August 26th: Blogging as an educational tool

Chun et al found that “MRI-related blogs provide a credible and accessible forum for the sharing and discussion of knowledge, experiences, and ideas”. What are the advantages of blogging – both writing them and reading them? Come and learn about using blogging for continuing professional development and how to get started if you’re interested in trying it as a way of sharing your opinions, ideas and research.

Chun H, Skinner S M, Rosewall T. The Educational Utility of Blogging for MRI Technologists. JMIRS. 50 (1); 129 – 135. 2019.

Times: Vancouver 1pm (26th) , Edmonton 2pm (26th), Toronto 4pm (26th), London 9pm (26th), Sydney & Brisbane 6am (27th), Auckland 8am (27th)

MRS Blogs to follow:

MedRadJClub (of course!)

Janice St-John Matthews

Maryann Hardy

Holly Chun

July 23rd: COVID self-care check in

We’re all tired! Join us on July 23rd for some TLC as we talk about the C word and what we can do to take care of ourselves, and each other.

Green Cactus Dots Lawn Care Business Card

To be human in a pandemic. Sarah Noll Wilson

N Greenberg, M Docherty, S Gnanapragasam & S Wessely. Managing mental health challenges faced by healthcare workers during covid-19 pandemic. BMJ (2020):368

Abstract: The COVID-19 pandemic is likely to put healthcare professionals across the world in an unprecedented situation, having to make impossible decisions and work under extreme pressures. These decisions may include how to allocate scant resources to equally needy patients, how to balance their own physical and mental healthcare needs with those of patients, how to align their desire and duty to patients with those to family and friends, and how to provide care for all severely unwell patients with constrained or inadequate resources. This may cause some to experience moral injury or mental health problems.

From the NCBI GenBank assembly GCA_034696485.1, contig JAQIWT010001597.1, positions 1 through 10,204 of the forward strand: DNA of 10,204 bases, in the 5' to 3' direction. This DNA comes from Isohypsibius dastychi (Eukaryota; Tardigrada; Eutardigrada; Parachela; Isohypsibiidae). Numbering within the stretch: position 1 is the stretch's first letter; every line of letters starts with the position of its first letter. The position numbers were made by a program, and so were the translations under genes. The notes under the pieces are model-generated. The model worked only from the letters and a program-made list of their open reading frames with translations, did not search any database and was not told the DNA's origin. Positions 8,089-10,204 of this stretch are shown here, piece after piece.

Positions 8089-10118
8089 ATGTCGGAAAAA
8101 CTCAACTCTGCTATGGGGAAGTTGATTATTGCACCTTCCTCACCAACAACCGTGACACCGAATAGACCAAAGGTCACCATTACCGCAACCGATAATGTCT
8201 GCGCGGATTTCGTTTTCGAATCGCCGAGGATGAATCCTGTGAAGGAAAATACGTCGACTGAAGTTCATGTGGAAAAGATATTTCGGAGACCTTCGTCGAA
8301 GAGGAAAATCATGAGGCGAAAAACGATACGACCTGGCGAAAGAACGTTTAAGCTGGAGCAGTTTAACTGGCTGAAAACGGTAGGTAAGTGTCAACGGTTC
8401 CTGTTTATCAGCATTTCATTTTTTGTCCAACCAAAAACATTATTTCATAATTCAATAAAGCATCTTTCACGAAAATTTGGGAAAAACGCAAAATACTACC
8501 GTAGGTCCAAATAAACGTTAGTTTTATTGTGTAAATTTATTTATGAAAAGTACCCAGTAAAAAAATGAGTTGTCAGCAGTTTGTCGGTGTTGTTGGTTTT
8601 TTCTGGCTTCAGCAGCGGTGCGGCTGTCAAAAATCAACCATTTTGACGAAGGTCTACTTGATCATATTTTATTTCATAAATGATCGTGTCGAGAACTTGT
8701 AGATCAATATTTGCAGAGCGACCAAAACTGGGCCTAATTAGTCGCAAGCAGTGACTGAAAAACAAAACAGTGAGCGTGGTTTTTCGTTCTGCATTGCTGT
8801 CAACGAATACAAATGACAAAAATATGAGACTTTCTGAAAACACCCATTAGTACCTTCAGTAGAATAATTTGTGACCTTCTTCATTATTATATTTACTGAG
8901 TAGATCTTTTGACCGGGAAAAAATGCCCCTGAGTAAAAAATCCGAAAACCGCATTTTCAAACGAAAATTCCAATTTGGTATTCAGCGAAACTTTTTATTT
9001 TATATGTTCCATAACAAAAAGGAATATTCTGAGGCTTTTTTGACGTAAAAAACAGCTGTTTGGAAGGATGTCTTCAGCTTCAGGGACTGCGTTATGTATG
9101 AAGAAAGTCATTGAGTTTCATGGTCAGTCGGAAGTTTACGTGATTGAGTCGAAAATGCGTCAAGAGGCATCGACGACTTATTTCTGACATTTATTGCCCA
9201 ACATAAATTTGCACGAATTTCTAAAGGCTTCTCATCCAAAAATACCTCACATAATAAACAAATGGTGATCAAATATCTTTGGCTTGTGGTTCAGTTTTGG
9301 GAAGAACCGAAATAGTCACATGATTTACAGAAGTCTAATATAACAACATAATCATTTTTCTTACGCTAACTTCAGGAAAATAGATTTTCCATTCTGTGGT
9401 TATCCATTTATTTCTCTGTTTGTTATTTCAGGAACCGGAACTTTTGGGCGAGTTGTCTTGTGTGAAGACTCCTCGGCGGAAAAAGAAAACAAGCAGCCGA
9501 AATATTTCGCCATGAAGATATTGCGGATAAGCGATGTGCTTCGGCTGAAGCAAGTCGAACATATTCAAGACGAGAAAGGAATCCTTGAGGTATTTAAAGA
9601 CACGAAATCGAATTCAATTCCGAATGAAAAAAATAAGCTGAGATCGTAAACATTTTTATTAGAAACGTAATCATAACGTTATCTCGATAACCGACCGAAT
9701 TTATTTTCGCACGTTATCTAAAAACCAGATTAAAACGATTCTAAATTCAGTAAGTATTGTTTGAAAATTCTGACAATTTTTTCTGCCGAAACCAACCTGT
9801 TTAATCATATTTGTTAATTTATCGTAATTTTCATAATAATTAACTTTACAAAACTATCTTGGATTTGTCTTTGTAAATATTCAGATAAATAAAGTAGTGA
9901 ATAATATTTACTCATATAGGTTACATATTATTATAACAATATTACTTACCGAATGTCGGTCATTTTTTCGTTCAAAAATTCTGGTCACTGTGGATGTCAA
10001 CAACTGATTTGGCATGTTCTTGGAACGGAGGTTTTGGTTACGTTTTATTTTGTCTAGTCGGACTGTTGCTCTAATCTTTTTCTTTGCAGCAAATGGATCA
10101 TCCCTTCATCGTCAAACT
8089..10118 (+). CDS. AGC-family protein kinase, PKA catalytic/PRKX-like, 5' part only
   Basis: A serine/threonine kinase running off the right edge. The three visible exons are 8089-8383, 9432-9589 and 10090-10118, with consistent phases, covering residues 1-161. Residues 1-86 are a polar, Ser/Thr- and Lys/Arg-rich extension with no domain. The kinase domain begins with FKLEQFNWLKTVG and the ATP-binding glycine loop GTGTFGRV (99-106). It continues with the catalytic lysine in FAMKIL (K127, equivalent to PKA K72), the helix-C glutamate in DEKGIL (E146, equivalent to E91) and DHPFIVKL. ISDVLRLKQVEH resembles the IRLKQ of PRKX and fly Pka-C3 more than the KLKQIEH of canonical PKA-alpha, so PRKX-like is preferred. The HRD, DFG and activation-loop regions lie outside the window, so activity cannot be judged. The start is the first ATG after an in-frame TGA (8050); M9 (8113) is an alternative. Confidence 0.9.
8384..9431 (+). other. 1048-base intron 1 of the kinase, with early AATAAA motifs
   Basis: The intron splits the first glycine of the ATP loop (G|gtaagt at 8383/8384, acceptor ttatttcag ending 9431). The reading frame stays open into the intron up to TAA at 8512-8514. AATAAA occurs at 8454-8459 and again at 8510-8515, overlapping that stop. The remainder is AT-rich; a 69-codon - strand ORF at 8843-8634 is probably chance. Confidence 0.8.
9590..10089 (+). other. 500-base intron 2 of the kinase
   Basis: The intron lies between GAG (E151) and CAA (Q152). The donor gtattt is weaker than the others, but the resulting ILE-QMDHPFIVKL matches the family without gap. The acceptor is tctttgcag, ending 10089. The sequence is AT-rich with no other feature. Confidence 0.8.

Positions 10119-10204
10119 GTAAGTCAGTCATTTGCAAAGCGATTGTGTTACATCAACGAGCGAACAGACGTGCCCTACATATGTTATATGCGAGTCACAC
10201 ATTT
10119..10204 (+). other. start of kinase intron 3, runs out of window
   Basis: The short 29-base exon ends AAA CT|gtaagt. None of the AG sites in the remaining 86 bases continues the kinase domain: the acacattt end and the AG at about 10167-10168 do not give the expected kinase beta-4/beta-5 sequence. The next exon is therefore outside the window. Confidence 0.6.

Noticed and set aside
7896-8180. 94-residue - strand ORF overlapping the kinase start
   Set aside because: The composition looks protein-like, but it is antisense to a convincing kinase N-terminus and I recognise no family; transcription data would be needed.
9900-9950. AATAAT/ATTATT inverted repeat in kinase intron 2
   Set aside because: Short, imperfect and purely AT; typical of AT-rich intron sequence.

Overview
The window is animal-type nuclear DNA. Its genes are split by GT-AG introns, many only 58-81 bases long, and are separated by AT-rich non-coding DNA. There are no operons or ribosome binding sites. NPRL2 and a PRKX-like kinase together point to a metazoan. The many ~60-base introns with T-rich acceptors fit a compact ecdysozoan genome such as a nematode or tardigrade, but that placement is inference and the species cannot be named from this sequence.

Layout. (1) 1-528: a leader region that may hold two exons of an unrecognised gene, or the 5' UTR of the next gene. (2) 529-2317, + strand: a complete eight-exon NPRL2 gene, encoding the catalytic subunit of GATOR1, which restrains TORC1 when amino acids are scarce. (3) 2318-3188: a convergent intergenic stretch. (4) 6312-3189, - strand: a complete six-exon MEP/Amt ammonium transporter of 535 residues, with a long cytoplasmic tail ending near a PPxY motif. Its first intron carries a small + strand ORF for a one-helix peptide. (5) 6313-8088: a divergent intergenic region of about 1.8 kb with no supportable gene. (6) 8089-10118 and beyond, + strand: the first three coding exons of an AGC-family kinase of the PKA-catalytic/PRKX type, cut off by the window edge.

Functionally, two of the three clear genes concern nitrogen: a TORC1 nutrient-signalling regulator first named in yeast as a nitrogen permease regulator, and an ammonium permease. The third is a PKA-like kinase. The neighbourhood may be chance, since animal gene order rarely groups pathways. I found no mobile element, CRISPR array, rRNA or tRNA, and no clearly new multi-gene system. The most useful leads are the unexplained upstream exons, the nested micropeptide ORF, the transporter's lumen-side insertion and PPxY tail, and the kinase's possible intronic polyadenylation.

THEMES:

1. How have you been managing emotionally and mentally throughout the pandemic? (GIFs welcome)

2. What have you found helpful in dealing with the stress and uncertainty of the last few months? What practical advice do you have for adapting to our changed working environments? (e.g. tips for PPE, working from home, Zoom etc)

3. The paper discuss the concept of moral injury “the psychological distress that results from actions, or lack of, which violate someone’s moral or ethical code.” Does this resonate with you? If so, how?

4. Let’s end on a lighter note – what are some of the unexpected positives of COVID-19?


 

Related reading & resources:

Society of Radiographers Mental health and well-being support resources

Rethink Mental Illness Managing your mental health during the Coronavirus outbreak


Times: Vancouver 1pm (23rd) , Edmonton 2pm (23rd), Toronto 4pm (23rd), London 9pm (23rd), Sydney & Brisbane 6am (24th), Auckland 8am (24th)

Missed the chat? Catch up on Wakelet here

June 23rd: The impact of image interpretation

Rowe S, O’Riodan P,  Woznitza N. Greater than the sum of the parts: Impact of radiographer clinical image interpretation. (2019) JMRS. 66 (3), 149-151

Abstract: Radiographer preliminary image evaluation, within strong governance and audit systems, can help reduce diagnostic errors in the emergency setting. Radiographers, clinicians and radiologists should work together as a team to improve patient care and outcomes.

THEMES:

T1. Does your department support Preliminary Image Evaluation (PIE) by radiographers?

T2: Are you aware of your obligations as described by regulatory bodies in relation to what is expected of you when you find an abnormality in an image/scan?

T3: Do you always flag and communicate findings to appropriate health professionals? If not, why not?

T4: How can your department do better?